Violeta is born to wealth and privilege, the only daughter in a large family. Schooled at home by a nanny, sequestered in a mansion with servants to do her bidding, she is unaware that her luxurious standard of living comes at a tremendous cost to others. Then the market drops, and her father, who has overextended himself with unwise investments, is ruined. Most of her brothers are already grown and gone, but one brother, Jose Antonio, had remained at home, groomed by their father to take over the business one day. “He was the model son, and he was sick of it.” After their father’s abrupt departure, Jose Antonio finds himself responsible for the family; with the local populace in a state of near insurrection, the only thing left to do is to take his family—including Violeta—and leave town. They remove themselves to a distant farm owned by poor but generous friends, and they learn to make do as they’ve never done before.

We follow Violeta through her early marriage to a German immigrant who was “so bland and boring that he inspired instant trust,” and then through a long, tempestuous relationship with a handsome thug named Julian, who makes his fortune in dark, horrible ways involving illegal substances, the CIA, and the Mafia. And here, Allende’s startling sense of humor is in full brilliant flower, as she describes his retrieval of ill gotten funds from the septic tank of their Florida home:

He pulled a filthy bag from the hole, dragged it to the kitchen and poured the contents out on the floor; rolls of wet bills covered in poop. Gagging, I saw that Julian planned to clean the money in our washing machine. “No! Don’t even think about it!” I shouted hysterically. He must’ve understood that I was willing to draw blood to stop him, because I’d instinctively grabbed the largest knife in the kitchen. “Okay, Violeta, calm down,” he begged, frightened for the first time in his life. He made a call, and a short while later we had two mafia goons at our disposal. We went to a laundromat and the gangsters paid everyone to leave. Then the men stood guard as Julian washed the poop-covered bills. After that he had to dry them and pack them in a bag. He brought me along because he had no idea how to operate the machines. “Now I understand what money laundering is…”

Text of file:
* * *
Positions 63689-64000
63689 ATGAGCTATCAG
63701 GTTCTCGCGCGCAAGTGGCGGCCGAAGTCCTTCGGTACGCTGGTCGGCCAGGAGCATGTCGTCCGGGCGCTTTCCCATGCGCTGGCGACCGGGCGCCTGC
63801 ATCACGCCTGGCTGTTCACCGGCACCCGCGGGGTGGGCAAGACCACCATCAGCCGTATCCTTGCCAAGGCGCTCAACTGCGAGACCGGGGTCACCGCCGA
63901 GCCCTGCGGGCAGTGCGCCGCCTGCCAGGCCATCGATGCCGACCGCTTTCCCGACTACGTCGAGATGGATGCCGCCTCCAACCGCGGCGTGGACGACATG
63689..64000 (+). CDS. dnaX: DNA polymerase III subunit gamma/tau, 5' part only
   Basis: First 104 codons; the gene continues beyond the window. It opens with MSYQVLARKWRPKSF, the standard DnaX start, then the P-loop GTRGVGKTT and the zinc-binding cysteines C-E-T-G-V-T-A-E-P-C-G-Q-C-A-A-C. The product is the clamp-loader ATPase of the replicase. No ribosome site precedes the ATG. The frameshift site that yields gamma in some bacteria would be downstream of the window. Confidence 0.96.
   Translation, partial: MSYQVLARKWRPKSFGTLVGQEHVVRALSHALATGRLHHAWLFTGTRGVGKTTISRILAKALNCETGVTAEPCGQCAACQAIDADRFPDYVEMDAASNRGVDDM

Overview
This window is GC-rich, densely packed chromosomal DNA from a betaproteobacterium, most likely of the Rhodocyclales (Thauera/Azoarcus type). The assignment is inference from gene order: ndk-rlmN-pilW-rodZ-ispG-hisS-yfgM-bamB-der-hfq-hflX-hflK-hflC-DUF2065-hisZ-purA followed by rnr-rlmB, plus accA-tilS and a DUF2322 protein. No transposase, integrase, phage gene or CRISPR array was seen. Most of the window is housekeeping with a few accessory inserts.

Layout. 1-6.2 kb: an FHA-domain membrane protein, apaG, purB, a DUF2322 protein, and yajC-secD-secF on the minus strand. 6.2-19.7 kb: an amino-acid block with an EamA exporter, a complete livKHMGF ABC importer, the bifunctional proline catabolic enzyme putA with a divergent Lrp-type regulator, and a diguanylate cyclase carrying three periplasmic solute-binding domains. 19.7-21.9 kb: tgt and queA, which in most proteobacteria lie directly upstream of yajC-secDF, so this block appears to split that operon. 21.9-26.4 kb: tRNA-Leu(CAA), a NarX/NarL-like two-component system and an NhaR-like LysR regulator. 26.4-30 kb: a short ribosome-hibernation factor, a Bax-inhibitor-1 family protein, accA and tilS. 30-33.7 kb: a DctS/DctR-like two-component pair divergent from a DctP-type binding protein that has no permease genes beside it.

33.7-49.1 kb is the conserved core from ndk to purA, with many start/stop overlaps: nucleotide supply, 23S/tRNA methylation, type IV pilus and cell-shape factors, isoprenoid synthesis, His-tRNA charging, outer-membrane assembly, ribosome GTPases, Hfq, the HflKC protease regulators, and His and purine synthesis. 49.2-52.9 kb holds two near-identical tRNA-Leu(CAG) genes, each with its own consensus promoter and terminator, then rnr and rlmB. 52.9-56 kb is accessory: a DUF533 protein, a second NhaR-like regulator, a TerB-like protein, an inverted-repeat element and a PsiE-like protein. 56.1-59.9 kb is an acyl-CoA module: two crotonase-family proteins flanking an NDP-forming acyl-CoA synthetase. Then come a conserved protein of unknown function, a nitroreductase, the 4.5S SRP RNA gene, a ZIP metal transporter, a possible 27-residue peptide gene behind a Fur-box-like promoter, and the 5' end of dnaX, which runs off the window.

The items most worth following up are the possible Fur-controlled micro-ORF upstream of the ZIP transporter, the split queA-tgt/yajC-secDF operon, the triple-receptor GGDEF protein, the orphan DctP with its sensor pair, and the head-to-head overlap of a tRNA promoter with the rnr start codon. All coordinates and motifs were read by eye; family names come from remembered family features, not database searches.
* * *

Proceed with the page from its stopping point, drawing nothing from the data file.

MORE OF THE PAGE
As with all or most of Allende’s protagonists, Violeta becomes a strong woman that can stand on her own, and who picks and chooses the men she wants to be with. She is beautiful, intelligent, and ends up with piles of her own money that she has earned in an ethical manner. And here is my one, very small issue with this book; just once I would like to see an Allende main character that doesn’t get rich, but is fine anyway.

I am late in reviewing this book, but it’s important not to try to rush through a story such as this one, because the literary alchemy Allende creates is the sort that must be appreciated at one’s leisure. Her novels are not page turners; they don’t try to be. Instead, Violeta is the sort of book you take with you on a spa date, or to your very own bathtub with bubbles, candles, and your favorite beverage.

Highly recommended to feminist readers that enjoy top quality literary fiction.

Wish You Were Here, by Jodi Picoult****

Diana has a high pressure job, and so does her boyfriend, Finn. Thank goodness they’ve made reservations in the Caribbean for a two week vacation. Sun, sand, cold drinks, turtles. But when the pandemic hits, Finn can’t get away. He tells Diana to go on ahead.

My thanks go to Net Galley and Random House Ballantine for the invitation to read and review. This book is for sale now.

Nothing goes as planned for Diana. As her boat conveys her to her destination, everyone else is leaving, rather than arriving. The island is closing, an emergency measure against the pandemic. But Diana is a typical American tourist, and she knows that she has already paid for her stay, so once she is there, of course they’ll accept her…right?

The first few chapters depict our protagonist as such an entitled, smug tourist that I nearly give up out of distaste. But between the promotional blurb and my familiarity with Picoult’s work, I continue, knowing there’s a good chance that Diana will develop into a more likable character. She does.